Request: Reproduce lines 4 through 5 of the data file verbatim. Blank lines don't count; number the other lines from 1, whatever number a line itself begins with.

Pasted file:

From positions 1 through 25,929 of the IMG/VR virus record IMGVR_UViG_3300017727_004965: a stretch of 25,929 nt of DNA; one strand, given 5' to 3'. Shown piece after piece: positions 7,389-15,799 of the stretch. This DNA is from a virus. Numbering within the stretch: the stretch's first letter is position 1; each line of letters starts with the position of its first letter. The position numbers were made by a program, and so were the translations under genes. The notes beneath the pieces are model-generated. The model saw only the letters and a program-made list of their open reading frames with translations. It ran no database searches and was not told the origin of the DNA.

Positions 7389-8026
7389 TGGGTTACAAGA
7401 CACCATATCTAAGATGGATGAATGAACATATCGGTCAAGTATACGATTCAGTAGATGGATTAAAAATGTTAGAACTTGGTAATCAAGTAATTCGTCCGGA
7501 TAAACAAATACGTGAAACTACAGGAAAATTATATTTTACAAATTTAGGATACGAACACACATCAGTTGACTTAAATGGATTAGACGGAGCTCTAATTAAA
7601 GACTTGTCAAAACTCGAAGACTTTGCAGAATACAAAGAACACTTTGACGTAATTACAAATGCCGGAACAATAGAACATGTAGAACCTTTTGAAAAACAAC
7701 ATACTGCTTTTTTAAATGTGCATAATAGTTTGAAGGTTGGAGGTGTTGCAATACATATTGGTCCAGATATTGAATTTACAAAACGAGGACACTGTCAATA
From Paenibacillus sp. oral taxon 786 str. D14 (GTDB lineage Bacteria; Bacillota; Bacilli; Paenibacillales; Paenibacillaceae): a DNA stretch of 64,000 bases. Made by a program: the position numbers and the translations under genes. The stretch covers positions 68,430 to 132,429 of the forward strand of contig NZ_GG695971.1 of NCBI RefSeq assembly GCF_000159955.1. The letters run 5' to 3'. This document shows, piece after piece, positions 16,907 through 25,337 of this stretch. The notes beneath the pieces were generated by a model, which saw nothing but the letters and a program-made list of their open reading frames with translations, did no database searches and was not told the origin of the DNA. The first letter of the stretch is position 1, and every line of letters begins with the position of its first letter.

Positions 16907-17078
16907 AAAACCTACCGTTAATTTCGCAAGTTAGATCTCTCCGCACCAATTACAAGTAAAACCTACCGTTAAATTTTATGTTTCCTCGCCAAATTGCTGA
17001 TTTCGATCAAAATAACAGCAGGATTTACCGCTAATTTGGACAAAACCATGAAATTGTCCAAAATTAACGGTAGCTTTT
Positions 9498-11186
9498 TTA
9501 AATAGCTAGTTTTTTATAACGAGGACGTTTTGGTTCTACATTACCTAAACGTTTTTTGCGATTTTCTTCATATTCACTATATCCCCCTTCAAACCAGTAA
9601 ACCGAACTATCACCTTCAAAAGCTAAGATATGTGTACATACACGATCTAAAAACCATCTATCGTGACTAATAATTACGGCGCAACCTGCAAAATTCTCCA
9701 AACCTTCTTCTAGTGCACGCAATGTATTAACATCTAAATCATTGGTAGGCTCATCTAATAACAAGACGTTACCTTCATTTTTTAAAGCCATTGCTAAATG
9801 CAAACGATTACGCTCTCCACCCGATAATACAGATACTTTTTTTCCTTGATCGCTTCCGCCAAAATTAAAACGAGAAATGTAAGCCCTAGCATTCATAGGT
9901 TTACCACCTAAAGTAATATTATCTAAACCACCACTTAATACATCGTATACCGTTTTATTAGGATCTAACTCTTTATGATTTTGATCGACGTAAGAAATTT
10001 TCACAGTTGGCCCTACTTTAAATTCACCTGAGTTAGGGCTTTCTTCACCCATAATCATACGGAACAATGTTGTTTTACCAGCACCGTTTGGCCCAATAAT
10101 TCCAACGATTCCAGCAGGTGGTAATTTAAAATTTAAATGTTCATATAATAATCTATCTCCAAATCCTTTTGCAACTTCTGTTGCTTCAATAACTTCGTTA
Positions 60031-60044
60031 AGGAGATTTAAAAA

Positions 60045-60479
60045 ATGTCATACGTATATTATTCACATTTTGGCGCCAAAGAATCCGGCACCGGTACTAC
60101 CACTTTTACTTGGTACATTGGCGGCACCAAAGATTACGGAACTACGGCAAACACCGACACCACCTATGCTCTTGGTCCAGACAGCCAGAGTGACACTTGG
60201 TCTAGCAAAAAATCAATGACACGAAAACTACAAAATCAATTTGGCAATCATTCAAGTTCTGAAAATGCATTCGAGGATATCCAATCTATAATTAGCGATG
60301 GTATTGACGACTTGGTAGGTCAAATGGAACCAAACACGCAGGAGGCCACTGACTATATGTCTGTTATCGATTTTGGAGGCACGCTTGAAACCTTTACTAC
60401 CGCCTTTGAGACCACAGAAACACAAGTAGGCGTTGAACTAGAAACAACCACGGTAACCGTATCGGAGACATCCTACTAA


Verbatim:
7401 CACCATATCTAAGATGGATGAATGAACATATCGGTCAAGTATACGATTCAGTAGATGGATTAAAAATGTTAGAACTTGGTAATCAAGTAATTCGTCCGGA
7501 TAAACAAATACGTGAAACTACAGGAAAATTATATTTTACAAATTTAGGATACGAACACACATCAGTTGACTTAAATGGATTAGACGGAGCTCTAATTAAA